Every Sunday, the college group from my church gets together, eats supper, conducts a short bible study and has a time of fellowship, talking about our lives, the latest football game and future plans.
This last Sunday, instead of following the usual format, we decided to sing some church songs. After going through the traditional devotional songs, somebody started a Vacation Bible School song. From then on, it was all “In-right, outright” and “You can’t get to heaven in a red canoe.”
I found it interesting that none of us had sung those songs in at least ten years, but all of us knew the words and sang with a gusto that would put a gospel choir to shame.
Remembering the lyrics to these slightly irreverent songs, I recalled the joy I felt at church camp and the sheer spirituality and sense of belonging I had when I was younger. Those songs were not only fun to sing, but also helped us learn the scriptures and God’s will.
In Matthew 18, Jesus says “I tell you the truth, unless you change and become like little children, you will never enter the kingdom of heaven.”
Now, I’m positive Jesus was not speaking about the need to sing, sing, sing and shout, shout, shout, but I am sure everybody who ever went to church camp will admit the closest they felt to God was at the end of that week, sitting around the campfire and singing praises. Back then, we didn’t have to worry about how we sounded, and our cares were so much smaller than they are now. Filled with nothing but joy, happiness and praise.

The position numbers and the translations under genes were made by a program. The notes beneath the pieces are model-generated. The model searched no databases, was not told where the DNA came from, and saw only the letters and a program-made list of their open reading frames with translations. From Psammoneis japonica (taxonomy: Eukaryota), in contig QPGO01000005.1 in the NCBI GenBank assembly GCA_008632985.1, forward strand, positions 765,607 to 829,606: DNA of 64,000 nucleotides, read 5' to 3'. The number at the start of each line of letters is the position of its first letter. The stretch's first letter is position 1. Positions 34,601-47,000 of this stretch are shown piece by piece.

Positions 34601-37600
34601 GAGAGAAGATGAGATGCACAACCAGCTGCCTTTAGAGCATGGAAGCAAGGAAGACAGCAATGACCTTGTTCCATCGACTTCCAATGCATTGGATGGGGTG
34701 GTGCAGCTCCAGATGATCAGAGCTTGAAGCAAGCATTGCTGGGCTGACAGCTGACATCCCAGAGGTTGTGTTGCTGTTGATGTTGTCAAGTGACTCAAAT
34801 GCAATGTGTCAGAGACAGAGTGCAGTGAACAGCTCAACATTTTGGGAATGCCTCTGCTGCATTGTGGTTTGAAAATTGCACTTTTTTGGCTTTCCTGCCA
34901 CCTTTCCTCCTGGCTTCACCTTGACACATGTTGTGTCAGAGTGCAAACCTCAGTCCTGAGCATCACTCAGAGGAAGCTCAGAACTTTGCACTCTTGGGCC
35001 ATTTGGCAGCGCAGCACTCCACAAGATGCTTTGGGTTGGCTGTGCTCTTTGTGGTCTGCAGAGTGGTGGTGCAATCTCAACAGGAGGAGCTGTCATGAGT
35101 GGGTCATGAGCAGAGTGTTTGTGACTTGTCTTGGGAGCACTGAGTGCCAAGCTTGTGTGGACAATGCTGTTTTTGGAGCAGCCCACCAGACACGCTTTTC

Some of the better chapels are Wednesday’s Come to the Quiets, but the best chapels are the Praise Days, with the whole coliseum filled with standing college students, waving their arms and shouting “Highways, byways.” While this is not my personal favorite song, the sheer ecstasy with which we take part is exhilarating.
This song throws us back to our relatively carefree times, when we were uninhibited, jumping up and screaming “ouch” when the devil sat on a tack.
Our Sunday Bible study usually involves a deep, introspective look at our lives, whether we truly are behaving in a Christ-like manner and how we could change to better serve our heavenly father. These times are vital to growth and a strong spiritual walk, but too much of that often makes me depressed, and I start worrying about my salvation. But is that what God truly wants?
The reverence typical to a Sunday service is great, and we do need to show respect to our savior. But sometimes it feels good to lean back and bellow: “Hip hip hip hippopotamus, hip hip hooray God made all of us!”
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